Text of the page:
Signs and Symptoms of Infectious Mononucleosis
The signs and symptoms of infectious mononucleosis vary with age.
Adolescents and young adults
In adolescence and young adulthood, the disease presents with a characteristic triad:
- Fever – usually lasting 10–14 days; often mild, especially in the last 5–7 days.
- Sore throat (acute pharyngitis) – usually severe for 3–5 days, before resolving in the next 7–10 days.
- Swollen glands (lymphadenopathy) – mobile; usually located around the back of the neck (posterior cervical lymph nodes) and sometimes throughout the body.
Another major symptom is tiredness. Headaches are common, and abdominal pains with nausea or vomiting sometimes also occur. Symptoms most often disappear after about 2–3 weeks. However, fatigue and a general feeling of being unwell may sometimes last for months. Fatigue lasts more than one month in an estimated 9–22% of cases. In cases where fatigue lingers, it generally passes spontaneously within 2 years. Mild fever, swollen neck glands and body aches may also persist beyond 4 weeks. Most people are able to resume their usual activities within 2–3 months.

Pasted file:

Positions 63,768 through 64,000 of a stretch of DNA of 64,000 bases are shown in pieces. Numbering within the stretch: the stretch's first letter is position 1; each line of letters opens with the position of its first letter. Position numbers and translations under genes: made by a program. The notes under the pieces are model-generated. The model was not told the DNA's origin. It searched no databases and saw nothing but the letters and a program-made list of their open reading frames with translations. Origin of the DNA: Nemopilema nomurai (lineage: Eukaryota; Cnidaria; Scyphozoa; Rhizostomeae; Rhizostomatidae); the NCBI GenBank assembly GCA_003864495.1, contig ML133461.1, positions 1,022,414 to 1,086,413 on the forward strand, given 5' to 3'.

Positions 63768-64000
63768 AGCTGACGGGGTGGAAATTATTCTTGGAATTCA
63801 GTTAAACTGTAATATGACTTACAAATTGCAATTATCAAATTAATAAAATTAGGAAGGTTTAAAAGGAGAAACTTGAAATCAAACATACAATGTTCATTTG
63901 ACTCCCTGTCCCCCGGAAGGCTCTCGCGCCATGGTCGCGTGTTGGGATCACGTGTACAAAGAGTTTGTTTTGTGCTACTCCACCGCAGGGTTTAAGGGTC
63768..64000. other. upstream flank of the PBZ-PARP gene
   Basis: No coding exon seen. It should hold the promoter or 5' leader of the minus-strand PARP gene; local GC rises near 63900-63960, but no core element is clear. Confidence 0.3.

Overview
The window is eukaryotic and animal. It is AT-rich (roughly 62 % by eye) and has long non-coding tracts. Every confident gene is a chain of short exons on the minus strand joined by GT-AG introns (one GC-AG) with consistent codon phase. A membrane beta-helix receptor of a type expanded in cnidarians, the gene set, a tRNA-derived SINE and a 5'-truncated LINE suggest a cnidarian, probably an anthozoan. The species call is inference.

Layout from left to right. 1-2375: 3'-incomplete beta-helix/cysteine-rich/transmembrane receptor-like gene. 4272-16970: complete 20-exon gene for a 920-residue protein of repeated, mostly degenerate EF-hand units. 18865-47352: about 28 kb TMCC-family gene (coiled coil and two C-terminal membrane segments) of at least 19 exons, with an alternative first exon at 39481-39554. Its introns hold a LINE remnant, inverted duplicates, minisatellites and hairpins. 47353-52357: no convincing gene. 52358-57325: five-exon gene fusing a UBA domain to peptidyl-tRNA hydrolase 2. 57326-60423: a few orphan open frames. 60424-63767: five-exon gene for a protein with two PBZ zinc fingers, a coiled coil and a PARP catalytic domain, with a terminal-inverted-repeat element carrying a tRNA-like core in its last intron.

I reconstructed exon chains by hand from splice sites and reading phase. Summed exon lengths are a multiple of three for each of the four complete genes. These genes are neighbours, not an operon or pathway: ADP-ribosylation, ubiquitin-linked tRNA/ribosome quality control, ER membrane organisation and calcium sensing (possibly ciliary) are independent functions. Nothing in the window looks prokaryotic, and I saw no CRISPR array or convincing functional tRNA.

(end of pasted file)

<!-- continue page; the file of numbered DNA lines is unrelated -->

The most prominent sign of the disease is often the pharyngitis, which is frequently accompanied by enlarged tonsils with pus—an exudate similar to that seen in cases of strep throat. In about 50% of cases, small reddish-purple spots called petechiae can be seen on the roof of the mouth. Palatal enanthem can also occur, but is relatively uncommon.
Enlargement of the spleen is common in the second and third weeks, although this may not be apparent on physical examination; some enlargement of the liver may also be present. Jaundice occasionally occurs.
A small minority of people spontaneously present a rash, usually on the arms or trunk, which can be macular (morbilliform) or papular. Almost all people given amoxicillin or ampicillin eventually develop a generalized, itchy maculopapular rash, which however does not imply that the person will have adverse reactions to penicillins again in the future. Occasional cases of erythema nodosum and erythema multiforme have been reported.
Infectious mononucleosis mainly affects younger adults. When older adults do catch the disease, they less often have characteristic signs and symptoms such as the sore throat and lymphadenopathy. Instead, they may primarily experience prolonged fever, fatigue, malaise and body pains. They are more likely to have liver enlargement and jaundice. People over 40 years of age are more likely to develop serious illness.
In infancy and pre-adolescence, the disease produces only flu-like symptoms, if any at all. When found, symptoms tend to be similar to those of common throat infections (mild pharyngitis, with or without tonsillitis).